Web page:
(She wants to die again.)
It’s a bright affair, his wedding. It’s loud and bold and happy and she’s all the more glad when she sees the sun shining through the newlyweds. She’s silent as she sees the bride walk down the aisle, clamping down on the urge to stand and shout out her refusal.
(Alex had known him before her, after all; they’d fallen in love and broke it off but now they were together again. And she and Alex had went through the same things, the same circumstances, so who was she to refuse her this? Who was she to ruin the other woman’s happy ending?
At least one of them would get what they wanted.)
It’s time for the reception. She greets the couple briefly, a tired smile on her lips as she kisses both on their cheeks. They disappear from view, moving on to greet the other guests and she drops off her gift, silently leaving the venue with regret heavy in her heart.
Her wedding is big and boisterous. People are laughing, smiling and enjoying themselves. He and Alex are there, part of her guest list. They speak again, briefly, and she excuses herself to greet other guests.
(Her eyes are dull, just as they’d been so long ago.)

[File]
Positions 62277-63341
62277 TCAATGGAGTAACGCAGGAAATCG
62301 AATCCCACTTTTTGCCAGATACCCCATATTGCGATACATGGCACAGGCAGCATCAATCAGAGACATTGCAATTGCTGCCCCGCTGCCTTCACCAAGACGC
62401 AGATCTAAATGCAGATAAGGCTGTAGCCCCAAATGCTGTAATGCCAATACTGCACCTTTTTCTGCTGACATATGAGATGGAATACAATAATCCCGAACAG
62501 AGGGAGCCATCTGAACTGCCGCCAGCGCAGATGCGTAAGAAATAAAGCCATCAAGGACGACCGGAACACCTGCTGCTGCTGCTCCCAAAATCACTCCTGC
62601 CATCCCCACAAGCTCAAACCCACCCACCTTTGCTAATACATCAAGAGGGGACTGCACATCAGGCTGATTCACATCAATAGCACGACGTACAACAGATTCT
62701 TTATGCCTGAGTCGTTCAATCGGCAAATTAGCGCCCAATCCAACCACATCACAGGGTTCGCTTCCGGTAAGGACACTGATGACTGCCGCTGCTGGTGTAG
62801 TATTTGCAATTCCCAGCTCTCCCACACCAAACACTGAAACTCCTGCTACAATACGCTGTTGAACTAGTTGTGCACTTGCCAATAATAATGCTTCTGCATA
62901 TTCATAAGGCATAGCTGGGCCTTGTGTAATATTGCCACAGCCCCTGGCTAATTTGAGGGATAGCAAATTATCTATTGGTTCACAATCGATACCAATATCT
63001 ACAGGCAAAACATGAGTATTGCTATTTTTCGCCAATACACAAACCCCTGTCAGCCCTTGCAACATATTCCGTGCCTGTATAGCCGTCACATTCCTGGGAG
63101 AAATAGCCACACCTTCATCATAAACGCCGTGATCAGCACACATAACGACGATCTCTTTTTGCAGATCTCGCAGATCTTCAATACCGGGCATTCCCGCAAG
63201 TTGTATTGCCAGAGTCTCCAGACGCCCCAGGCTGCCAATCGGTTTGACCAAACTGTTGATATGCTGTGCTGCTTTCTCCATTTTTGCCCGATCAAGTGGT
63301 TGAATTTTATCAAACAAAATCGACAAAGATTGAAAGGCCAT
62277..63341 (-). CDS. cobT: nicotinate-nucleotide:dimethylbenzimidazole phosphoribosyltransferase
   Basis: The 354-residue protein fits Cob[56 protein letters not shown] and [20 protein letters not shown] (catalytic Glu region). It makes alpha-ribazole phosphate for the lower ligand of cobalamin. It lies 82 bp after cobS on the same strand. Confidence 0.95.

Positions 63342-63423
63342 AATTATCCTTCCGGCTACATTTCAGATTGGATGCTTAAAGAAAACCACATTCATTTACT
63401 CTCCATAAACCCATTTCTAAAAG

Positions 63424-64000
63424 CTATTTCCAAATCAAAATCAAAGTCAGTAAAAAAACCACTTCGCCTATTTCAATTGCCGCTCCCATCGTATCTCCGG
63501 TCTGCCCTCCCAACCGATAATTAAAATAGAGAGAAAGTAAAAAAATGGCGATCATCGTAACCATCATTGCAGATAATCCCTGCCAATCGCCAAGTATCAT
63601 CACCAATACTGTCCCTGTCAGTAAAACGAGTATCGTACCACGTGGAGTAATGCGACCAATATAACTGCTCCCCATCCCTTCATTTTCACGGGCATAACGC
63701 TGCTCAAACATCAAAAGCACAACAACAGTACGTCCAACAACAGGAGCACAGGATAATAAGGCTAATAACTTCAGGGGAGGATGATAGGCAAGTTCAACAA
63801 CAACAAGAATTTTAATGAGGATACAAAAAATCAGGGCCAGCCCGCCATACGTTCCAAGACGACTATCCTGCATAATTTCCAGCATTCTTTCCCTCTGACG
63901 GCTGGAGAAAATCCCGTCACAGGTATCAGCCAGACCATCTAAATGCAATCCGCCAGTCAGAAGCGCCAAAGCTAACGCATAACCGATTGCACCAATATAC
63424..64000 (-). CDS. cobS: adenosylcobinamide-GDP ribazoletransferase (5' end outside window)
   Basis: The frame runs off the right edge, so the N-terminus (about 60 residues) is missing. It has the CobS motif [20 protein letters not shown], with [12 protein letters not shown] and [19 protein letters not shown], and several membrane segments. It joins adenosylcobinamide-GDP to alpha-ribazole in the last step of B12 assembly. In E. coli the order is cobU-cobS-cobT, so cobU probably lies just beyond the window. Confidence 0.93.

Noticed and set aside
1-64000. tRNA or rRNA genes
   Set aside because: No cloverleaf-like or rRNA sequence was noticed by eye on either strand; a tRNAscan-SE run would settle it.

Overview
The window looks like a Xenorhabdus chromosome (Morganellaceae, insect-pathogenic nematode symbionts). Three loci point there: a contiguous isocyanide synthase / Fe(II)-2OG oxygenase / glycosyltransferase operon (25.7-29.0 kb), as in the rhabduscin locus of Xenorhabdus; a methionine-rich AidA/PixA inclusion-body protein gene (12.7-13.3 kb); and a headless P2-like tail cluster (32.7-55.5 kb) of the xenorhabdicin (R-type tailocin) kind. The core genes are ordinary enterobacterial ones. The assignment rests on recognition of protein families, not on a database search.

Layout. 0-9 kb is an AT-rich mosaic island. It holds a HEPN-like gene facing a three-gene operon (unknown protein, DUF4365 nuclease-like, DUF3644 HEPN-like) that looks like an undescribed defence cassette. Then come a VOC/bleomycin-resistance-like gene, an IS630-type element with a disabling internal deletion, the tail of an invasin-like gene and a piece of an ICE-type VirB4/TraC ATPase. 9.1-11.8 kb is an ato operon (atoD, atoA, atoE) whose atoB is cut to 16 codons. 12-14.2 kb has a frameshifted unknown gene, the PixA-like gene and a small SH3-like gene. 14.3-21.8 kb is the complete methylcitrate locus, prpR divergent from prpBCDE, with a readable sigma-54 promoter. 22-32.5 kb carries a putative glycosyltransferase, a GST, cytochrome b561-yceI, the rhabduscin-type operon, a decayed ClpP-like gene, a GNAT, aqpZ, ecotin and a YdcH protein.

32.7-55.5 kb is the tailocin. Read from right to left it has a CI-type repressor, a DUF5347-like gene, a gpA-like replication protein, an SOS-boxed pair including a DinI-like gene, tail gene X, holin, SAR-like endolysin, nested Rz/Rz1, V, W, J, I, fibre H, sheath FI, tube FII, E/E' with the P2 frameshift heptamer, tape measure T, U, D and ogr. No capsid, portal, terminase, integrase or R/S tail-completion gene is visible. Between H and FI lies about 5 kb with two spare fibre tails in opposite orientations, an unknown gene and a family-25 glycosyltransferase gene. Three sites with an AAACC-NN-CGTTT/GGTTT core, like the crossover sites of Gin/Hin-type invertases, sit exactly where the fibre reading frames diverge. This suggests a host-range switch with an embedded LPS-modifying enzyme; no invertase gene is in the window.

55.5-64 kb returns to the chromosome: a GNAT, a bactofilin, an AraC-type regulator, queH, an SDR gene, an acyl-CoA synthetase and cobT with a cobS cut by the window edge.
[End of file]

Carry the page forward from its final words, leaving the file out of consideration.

Her husband doesn’t address it, and she’s glad.
(She never tells him she would leave, never tells him where she’s going. She’s a thousand miles away and he’s wondering where the person he shared everything with had gone.)
He’d been opening the remaining wedding gifts he’d gotten when he finally finds hers.
(Liatris and red chrysanthemum seeds.)
He wonders if he’s broken what he once helped rebuild.
(He never sees her again).
He’d given her Adam’s needle and Gerbera seeds.
She weeps in the privacy of her ever-silent home.
( She plants the seeds he’s given her, yellow acacia blooming amongst them.)
What a mess she’s become.
A degree she regrets, a job she can never be happy in and a husband she cares for but can never love. Her daughter has eyes as cold as her husband’s and words as sharp as hers’. They sit side-by-side and watch the television in front of them.
She sees him on there, hair a bright pink and eyes the mahogany she remembers them being.
(She recalls all the times she’s went to one of his shows, all the times she’s helped him write one of his songs, and she’s ruefully glad he’s made it.)
He speaks of a friend he once knew, reminisces of the times they’d spent together and the way she’d always be there. Says that one day, she just upped and left and he never hears from her again.
Says that he sees yellow acacia and gerbera on the bench in that little corner of theirs sometimes. Says that he wonders how she is now.
She gets up, ruffles her daughter’s hair and moves to the kitchen to make herself some tea.
(She supposes they both had regrets; supposes that she was never meant to be truly happy with her life.)
But at least someone remembers her.
At least he’ll always remember her, and she him.
In that quiet little corner of the park they’d claimed as theirs, the flowers they’d left behind stayed untouched.
(Memories and regrets and things that could’ve been but will never be.)
It feels a lot like falling.